If you offer too many items in a category, your item productivity is likely to drop. In contrast, there are times when an increase in the density of a category is indicated (unless you can sustain long-tail strategy including SEO and price comparison website-based tactics). If the productivity factor of the category was substantially above 1.00, an expansion of the category should be considered. Increasing the number of items in each category can reflect current trends in the market and can help you to create a fashion statement of your ecommerce site.

Step Two: Profit and Loss Statement

Having reviewed the gross demand for each category, it is essential that you study the profitability of the individual classifications. A profit and loss statement should be done for each classification using actual results from the prior planning period or “season”. Table below is a sample statement.

Gross Sale Dollars
Return / Cancellation Dollars
$500,000$ (75,000)
Net Sale Dollars
Net Cost of Goods
$125,000$ (200,000)
Gross Margin Dollars
Operating Expense (incl. back order and cancellation expense)
Creative Expense
General Expense
$225,000$ (110,000)
$ (50,000)
$ (25,000)
$40,000
Table 2. Sample profit and loss statement for an ecommerce product category.

Several key factors in the profit and loss statement should be reviewed for each category of merchandise.

Return Percentages

Some categories within the product mix historically run high return percentages, and it is important to plan your inventory accordingly. Particularly within the apparel categories there are wide variations in return percentages.

For example, more moderately priced blouses, sweaters, and knits average 13% to 15%, whereas for suits and dresses a 30% to 35% return rate is not unusual. The handling and processing of these returns have a direct impact on operating expenses incurred; the effect on the net sales demand is obvious.

Generally, the percentage of return will be directly affected by price point range. Within a category of merchandise, your items at the upper end of the price point spectrum will run a higher return rate. (This should be taken into account if a price point expansion within a merchandise classification is being planned for the coming season.)

Cancellation Percentages

When planning the product mix, or the list of your best products to sell, you have to review the historic cancellation percentage for a given category of merchandise and the ramifications for the bottom line.

The potential cancellation percentage can be affected by the following:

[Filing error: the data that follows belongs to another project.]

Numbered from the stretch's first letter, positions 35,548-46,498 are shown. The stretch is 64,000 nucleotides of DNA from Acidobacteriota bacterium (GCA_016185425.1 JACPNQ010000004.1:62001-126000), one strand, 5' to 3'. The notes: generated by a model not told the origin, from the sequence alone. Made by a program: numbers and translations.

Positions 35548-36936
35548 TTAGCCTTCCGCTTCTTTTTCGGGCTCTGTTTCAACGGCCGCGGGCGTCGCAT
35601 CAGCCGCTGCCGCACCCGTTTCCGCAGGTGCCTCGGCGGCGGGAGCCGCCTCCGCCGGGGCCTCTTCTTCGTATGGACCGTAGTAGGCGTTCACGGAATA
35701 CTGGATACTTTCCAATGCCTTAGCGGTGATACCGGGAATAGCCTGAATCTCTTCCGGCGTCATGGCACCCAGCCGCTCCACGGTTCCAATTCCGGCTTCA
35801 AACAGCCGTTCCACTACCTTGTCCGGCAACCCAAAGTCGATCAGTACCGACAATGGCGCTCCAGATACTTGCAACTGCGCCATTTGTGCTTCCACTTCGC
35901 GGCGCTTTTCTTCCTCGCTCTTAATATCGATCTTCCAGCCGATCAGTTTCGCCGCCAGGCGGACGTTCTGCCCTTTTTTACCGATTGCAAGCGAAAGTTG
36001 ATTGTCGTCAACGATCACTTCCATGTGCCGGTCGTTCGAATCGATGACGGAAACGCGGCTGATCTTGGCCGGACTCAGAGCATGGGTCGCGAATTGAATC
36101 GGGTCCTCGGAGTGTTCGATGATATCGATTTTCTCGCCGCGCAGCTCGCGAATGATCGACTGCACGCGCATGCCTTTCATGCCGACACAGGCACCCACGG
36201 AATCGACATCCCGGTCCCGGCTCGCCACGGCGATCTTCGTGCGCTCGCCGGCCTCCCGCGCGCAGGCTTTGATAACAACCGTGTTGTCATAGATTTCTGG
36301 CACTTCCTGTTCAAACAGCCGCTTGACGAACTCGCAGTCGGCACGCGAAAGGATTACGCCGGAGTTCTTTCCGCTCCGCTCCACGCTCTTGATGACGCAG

• Uniqueness and exclusivity of the merchandise you offer.
  • Resource structure of your merchandise mix.
  • Timing of the campaign offering.

Initial Margin

When you weigh the mix of product classifications in the merchandise mix, it is important that you review the anticipated initial margin and the subsequent effect on the gross margin. Particularly in categories such as home furnishings and cosmetics, the margin can be several percentage points below clothes.

You should complete a comparative study of the profit and loss statement and the gross demand results prior to the development of your strategic ecommerce merchandise plan. It is possible that a classification that has strong gross demand results is a potentially poor profit contributor.

Step Three: Develop a Plan for a Profitable Ecommerce Product Mix

The final step is to develop a strategic ecommerce merchandise outline that will become a guide for the selection of individual items in the market.

It is your ability to interpret previous experiences into current market trends that is most crucial to the formulation of an effective buying strategy. However, to be too much influenced by the trends and results of last year can be dangerous. You must act upon current developments in the market, anticipating what is right for your customer now rather than reacting to results of last year.

Deciding What Products to Buy: Hard Choices in the Marketplace

Your merchandiser makes several major choices in structuring the ecommerce merchandise mix. Again, the established target audience and the customer’s motivation for purchasing must be the foremost considerations when reviewing merchandise options in the market.

Selling Branded Merchandise Online – Advantages

There are certain distinct advantages to the purchase of branded merchandise for resale through ecommerce and performance marketing efforts.

  1. The brand helps customers identify with the quality of a garment and, perhaps even more important for ecommerce customers, it helps them identify with the sizing. Size identification in name brands can result in substantially reduced return percentages.
  2. Most branded lines offer a fairly extensive product selection each season with considerable depth of color, style, and fabrics. This allows you to review the fashion statement being made by the resource. By the purchase of select items, you can edit the line for a specific customer group.